As far as Frederick City Clerk Melode Huggans knows, no one has even discussed it.

Jacob Byk / The Hutchinson News

Amy Bickel and Kathy Hanks talk about what they've found at the Kansas State Fair, the making of a ghost town, and the original local food supplier.  

Yoga on a Kansas Farm Proves Enriching

Sep 21, 2015
Mark Pettijohn

Over the past few years in early September, Kansas farmer Mark Pettijohn has found an interesting way to invite the surrounding community onto his farm. Labor Day at the Pettijohn farm has become Yoga Day. Pettijohn recently wrote of his experiences in Kansas Agland. Each year, the farmer encourages all levels of yogis and families to attend the event. His kids cut sunflowers from his farm and provide one to each guest.

Sandra J. Milburn / The Hutchinson News

Kansas Agland has reported on the return of an old corn-popping method. The Atom Pop Corn Popper was invented in the 1950s, at the height of America’s science fiction era. Hence its resemblance to a flying saucer. The Atom Popper fell out of favor in the US with the advent of microwave popcorn. But in the small Kansas community of Bushton, the Orth brothers are trying to bring back the Cold War-era popping device.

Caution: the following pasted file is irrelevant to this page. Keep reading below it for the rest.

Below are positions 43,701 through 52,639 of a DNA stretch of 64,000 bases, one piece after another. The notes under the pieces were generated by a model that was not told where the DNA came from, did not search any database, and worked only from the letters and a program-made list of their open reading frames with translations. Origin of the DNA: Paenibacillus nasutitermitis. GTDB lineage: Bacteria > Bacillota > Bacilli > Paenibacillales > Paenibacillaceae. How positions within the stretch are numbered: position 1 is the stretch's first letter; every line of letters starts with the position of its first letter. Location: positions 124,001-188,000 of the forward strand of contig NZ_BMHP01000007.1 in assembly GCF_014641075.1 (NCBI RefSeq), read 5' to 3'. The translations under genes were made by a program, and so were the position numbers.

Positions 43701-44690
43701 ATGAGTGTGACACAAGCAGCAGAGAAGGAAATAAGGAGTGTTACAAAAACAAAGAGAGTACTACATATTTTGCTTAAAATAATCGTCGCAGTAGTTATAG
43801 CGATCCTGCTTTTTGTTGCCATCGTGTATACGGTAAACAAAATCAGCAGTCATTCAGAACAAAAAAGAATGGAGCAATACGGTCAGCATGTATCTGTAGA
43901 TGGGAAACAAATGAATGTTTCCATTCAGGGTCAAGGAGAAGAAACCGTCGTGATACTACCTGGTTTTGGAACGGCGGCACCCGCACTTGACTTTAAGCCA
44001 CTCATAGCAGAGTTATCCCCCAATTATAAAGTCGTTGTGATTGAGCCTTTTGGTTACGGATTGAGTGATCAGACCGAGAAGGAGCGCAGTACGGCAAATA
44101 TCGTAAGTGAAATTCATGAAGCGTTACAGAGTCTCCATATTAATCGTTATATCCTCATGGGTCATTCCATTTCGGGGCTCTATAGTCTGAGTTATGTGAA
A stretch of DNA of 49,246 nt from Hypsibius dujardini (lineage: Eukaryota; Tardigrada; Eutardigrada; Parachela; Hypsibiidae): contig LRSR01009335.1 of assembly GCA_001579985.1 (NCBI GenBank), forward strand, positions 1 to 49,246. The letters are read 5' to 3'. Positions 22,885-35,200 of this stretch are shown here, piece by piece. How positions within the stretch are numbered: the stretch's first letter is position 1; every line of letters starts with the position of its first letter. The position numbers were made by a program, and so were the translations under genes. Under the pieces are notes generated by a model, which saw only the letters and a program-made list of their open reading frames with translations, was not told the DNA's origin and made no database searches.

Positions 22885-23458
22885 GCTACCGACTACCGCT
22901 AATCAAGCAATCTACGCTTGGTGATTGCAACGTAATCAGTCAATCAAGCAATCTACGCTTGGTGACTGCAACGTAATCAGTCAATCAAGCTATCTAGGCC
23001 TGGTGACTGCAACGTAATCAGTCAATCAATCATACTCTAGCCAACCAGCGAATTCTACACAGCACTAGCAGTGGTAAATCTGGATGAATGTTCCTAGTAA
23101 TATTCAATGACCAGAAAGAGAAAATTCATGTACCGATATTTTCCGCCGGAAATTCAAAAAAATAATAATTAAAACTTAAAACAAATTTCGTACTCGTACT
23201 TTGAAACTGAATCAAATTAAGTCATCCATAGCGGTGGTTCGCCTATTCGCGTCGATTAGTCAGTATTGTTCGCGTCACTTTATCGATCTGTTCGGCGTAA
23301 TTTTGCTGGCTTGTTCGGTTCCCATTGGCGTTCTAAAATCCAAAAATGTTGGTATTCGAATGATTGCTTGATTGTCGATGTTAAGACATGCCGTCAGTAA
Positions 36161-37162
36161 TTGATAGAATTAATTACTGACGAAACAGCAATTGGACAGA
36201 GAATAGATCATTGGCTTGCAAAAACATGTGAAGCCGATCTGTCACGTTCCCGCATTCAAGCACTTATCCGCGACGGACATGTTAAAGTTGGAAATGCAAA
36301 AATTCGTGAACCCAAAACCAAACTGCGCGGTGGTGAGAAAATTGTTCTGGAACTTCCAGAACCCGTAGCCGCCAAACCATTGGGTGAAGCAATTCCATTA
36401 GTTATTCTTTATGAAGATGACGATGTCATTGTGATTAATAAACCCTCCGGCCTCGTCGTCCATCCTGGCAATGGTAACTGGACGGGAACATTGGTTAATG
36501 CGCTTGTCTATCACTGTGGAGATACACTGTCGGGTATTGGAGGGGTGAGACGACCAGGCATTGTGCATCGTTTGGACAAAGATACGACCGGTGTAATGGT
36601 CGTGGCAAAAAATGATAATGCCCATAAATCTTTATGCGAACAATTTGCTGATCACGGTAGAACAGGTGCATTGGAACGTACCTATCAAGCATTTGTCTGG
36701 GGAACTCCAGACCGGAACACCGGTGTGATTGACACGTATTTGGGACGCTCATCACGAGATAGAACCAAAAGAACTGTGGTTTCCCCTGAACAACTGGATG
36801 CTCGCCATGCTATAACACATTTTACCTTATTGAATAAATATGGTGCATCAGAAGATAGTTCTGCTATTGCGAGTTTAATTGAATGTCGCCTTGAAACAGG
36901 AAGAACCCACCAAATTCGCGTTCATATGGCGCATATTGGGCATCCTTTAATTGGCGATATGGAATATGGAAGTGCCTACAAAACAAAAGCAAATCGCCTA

Cimarron National Grassland to Eradicate Salt Cedar

Aug 25, 2015
Public Domain

Residents of southwestern Kansas can expect to see some changes in the coming months. The Cimarron National Grassland will soon begin a project to eradicate salt cedar, reports Kansas Agland. The project will chemically treat 191 acres of the invasive species, also known as Tamarisk. The plants will be eradicated using nontoxic chemicals, by means of spray equipment, during September and October.

Kansas Wheat Farmers May Consider Durum in Future

Aug 20, 2015
Kansas Agland

Kansas has long been considered the nation’s breadbasket. That’s because of its hard red winter wheat production. But one Kansas crop breeder is looking to turn the state into America’s pasta bowl. For the past 17 years, Ray Brengman has been working  to breed a new type of wheat called winter durum, used in pasta. In a state where water is increasingly scarce, Brengman thinks durum has a bright future, reports Kansas Agland.